'It favours high earners': Residents struggle to see how mini-budget will help them

Shoppers and business owners in Bridgnorth remain unconvinced by measures to tackle the cost of living announced by Chancellor Kwasi Kwarteng.

Craig Cheatham, from Arley, at Bridgnorth Cobbler
Craig Cheatham, from Arley, at Bridgnorth Cobbler

Shop owners said they had already been feeling the effect of a feared increase in utility bills and a downturn in the number of people using the high street.

Mr Kwarteng announced the basic rate of income tax would be reduced by one percentage point to 19 per cent in April – one year earlier than planned. He also unveiled a cut to the top rate of income tax from 45 per cent to 40 and a cut on stamp duty for home purchases, with the threshold rising to £425,000 for first-time buyers and £250,000

The cap on bankers’ bonuses being lifted generally proved unpopular, while the rise in the stamp duty threshold was welcomed by those who had children buying their first homes.

David and Tracy Durbin are now mortgage free and this year brought a mobile home in Riverway, dividing their time between there and Walsall.

Tracy said: “We have nine kids between us and grandkids and they struggle to get on the property ladder – this won’t really help as the homes they would be looking to buy wouldn’t be over £400,000. But the basic rate of income tax being cut won’t mean much difference for the average working-class person."

David and Tracy Durbin

David said: “The measures seem to favour those who already have a high income, like the bankers, those who earn enough to pay the top rate of income tax or those who can afford to buy their own home which isn’t the norm now.

“We have had our time but I feel sorry for our kids and grandchildren because they are going to have it hard in the years to come.”

Brian Beard was enjoying a lunchtime pint outside of the Jewel of the Severn and said he hadn’t seen anything in the announcement that would benefit him.

Brian Beard

Stephanie Henshaw has lived in Bridgnorth all her life but has a daughter living in London who is on the property ladder and trying to buy another home for around £750,000

She said: “She has a good job and the cut in stamp duty probably won’t affect her as it is above that but it seems you only benefit if you are already a high earner.

“The reduction in income tax is something but it’s not going to leave that much more money in the average person’s pocket, those who earn normal wages won’t benefit too much, especially with the proposed increase in electricity prices.

Chris Walsh, the landlord of The Royle pub said they were lucky they had negotiated a good deal on electric and heating bills for the next year but still said the costs had ‘rocketed’ in the last year.

He welcomed the new Energy Bill Relief Scheme which would provide a discount to all firms for six months from October, with businesses having bills capped at ‘less than half’ of the announced increases.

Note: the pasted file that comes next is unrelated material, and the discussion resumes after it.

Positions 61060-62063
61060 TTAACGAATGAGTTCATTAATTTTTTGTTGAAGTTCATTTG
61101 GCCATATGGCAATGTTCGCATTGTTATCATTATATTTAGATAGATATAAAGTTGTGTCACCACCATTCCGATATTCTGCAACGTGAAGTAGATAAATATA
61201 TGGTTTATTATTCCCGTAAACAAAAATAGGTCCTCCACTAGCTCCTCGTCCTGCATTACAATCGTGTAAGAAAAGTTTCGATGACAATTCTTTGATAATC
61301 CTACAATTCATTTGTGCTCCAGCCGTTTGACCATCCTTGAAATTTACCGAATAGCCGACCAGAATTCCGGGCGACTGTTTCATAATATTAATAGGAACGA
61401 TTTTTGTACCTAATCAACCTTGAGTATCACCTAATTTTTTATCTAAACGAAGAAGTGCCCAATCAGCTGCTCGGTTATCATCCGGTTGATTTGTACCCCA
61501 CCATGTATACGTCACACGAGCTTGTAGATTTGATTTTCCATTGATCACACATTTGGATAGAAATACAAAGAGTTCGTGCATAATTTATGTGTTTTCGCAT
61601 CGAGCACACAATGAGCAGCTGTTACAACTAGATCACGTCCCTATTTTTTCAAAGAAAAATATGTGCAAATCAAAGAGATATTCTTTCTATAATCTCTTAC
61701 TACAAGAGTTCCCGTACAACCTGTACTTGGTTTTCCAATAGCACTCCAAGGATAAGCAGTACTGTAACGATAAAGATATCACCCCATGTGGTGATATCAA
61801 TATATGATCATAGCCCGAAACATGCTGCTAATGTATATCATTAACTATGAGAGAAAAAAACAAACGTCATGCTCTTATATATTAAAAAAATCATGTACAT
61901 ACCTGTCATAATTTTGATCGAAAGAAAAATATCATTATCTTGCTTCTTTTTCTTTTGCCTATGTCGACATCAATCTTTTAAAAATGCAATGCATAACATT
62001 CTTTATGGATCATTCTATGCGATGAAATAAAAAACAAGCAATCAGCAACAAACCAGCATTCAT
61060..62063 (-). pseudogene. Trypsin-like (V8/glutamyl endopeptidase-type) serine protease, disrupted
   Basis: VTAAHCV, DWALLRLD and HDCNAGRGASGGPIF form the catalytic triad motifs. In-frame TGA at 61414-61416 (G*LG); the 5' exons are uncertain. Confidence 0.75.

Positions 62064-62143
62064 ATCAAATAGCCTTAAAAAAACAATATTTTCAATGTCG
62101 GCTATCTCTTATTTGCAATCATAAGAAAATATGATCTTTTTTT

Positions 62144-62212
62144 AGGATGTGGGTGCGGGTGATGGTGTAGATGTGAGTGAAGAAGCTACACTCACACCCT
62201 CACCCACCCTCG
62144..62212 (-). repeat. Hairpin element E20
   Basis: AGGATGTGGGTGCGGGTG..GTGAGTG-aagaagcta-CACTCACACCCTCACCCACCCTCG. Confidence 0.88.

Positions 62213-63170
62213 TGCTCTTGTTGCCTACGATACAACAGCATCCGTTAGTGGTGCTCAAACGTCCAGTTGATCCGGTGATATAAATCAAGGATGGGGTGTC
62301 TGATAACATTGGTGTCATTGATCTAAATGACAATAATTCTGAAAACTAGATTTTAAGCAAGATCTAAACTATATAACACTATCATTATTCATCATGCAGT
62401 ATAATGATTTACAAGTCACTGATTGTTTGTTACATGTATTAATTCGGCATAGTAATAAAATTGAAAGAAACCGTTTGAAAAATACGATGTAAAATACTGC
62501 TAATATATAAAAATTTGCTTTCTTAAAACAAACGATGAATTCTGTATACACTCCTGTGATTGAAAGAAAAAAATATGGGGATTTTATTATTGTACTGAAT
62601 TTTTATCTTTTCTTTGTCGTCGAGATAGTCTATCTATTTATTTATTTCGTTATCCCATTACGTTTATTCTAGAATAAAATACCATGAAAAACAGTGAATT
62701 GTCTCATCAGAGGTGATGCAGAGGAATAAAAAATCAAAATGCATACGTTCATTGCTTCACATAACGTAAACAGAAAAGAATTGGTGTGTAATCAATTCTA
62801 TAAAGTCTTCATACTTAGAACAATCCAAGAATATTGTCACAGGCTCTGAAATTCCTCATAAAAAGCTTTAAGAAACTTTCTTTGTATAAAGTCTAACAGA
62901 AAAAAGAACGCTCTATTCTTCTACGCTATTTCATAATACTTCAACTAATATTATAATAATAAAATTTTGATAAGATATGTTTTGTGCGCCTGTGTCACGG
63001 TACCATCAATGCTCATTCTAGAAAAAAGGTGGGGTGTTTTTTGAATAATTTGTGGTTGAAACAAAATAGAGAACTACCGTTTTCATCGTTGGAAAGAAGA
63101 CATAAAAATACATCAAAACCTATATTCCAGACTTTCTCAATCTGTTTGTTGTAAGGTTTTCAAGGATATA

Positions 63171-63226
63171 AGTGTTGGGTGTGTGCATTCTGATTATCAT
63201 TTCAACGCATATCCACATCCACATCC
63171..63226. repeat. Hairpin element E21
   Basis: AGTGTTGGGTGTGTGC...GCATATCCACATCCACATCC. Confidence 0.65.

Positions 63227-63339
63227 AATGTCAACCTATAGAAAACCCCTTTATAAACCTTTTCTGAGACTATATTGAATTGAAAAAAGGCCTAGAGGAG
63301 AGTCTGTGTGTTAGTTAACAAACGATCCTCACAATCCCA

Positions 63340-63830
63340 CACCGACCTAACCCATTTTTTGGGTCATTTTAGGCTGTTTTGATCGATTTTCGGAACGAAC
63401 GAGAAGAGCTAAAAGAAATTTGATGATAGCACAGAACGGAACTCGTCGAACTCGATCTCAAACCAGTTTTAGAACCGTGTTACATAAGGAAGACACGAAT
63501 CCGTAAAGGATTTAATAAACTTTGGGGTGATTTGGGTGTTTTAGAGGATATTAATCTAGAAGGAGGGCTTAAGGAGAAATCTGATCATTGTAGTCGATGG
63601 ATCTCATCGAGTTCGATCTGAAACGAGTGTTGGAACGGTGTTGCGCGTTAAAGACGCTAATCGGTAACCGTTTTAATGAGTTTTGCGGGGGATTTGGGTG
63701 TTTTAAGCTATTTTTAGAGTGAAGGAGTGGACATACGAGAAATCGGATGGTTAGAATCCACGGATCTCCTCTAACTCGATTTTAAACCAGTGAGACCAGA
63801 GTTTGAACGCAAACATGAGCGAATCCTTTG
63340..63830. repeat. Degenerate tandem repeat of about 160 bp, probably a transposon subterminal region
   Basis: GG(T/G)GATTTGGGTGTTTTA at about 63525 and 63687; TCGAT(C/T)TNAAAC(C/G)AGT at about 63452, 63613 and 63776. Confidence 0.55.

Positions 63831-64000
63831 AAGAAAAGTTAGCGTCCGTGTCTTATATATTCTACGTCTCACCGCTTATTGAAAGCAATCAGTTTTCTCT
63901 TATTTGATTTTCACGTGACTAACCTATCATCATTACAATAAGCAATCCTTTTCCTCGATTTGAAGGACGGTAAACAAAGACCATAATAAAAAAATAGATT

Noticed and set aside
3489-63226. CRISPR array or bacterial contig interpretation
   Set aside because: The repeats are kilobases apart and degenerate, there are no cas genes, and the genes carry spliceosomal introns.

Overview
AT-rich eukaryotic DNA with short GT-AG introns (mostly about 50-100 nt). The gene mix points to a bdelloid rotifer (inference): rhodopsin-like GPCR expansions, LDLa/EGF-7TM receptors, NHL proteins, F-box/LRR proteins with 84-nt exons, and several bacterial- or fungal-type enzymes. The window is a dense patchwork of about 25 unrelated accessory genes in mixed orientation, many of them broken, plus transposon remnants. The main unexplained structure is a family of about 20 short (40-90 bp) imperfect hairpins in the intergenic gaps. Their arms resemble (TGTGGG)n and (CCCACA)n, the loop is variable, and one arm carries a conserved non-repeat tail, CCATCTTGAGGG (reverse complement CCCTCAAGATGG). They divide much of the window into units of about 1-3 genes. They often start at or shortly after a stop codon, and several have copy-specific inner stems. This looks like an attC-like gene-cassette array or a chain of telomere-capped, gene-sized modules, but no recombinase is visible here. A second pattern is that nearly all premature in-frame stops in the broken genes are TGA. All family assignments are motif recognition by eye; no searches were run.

Landlord of The Royle, Chris Walsh

Chris said: “The stated intention was to get businesses through the winter and it will probably help us do that but it all depends on how many people are coming into the pub and spending money and it looks like it’s going to a long hard run for the average person who is looking to cut down on luxuries like nights out or meals.”

Craig Cheatham of the Bridgnorth Cobbler in the town centre had been studying the mini-budget and said he didn’t see much in it that would bring people back to the high street.

He said: “It’s OK for a lot of people in London who have to be high earners to live there in the first place but the footfall in Bridgnorth High Street has been very low recently, there are a number of shops closing and we have been very quiet.

“The scrapping in the rise of National Insurance and the cut in income tax is estimated to make the average person around £450 better off but when you offset that against the rise in the general cost of living it isn’t much.”

John Pasaras who has run High Town Grill and Chip Shop for the last 22 years welcomed the cap on energy bills but said he still has to cover the increased costs in raw materials.

John Pasaras, owner of High Town Grill and Chip Shop

He said: “Any small business owner has to cover increased costs as has been well documented but then also take into account the general picture for the average person who are there customers and whether they are still going to come out to the high street and shop.

“I welcome the news earlier in the week of the cap on energy prices but I don’t see much today for small businesses or the person earning an average wage - the focus has been more on the high earners and cutting corporation tax which doesn’t really affect small businesses like you find on Bridgnorth high street.

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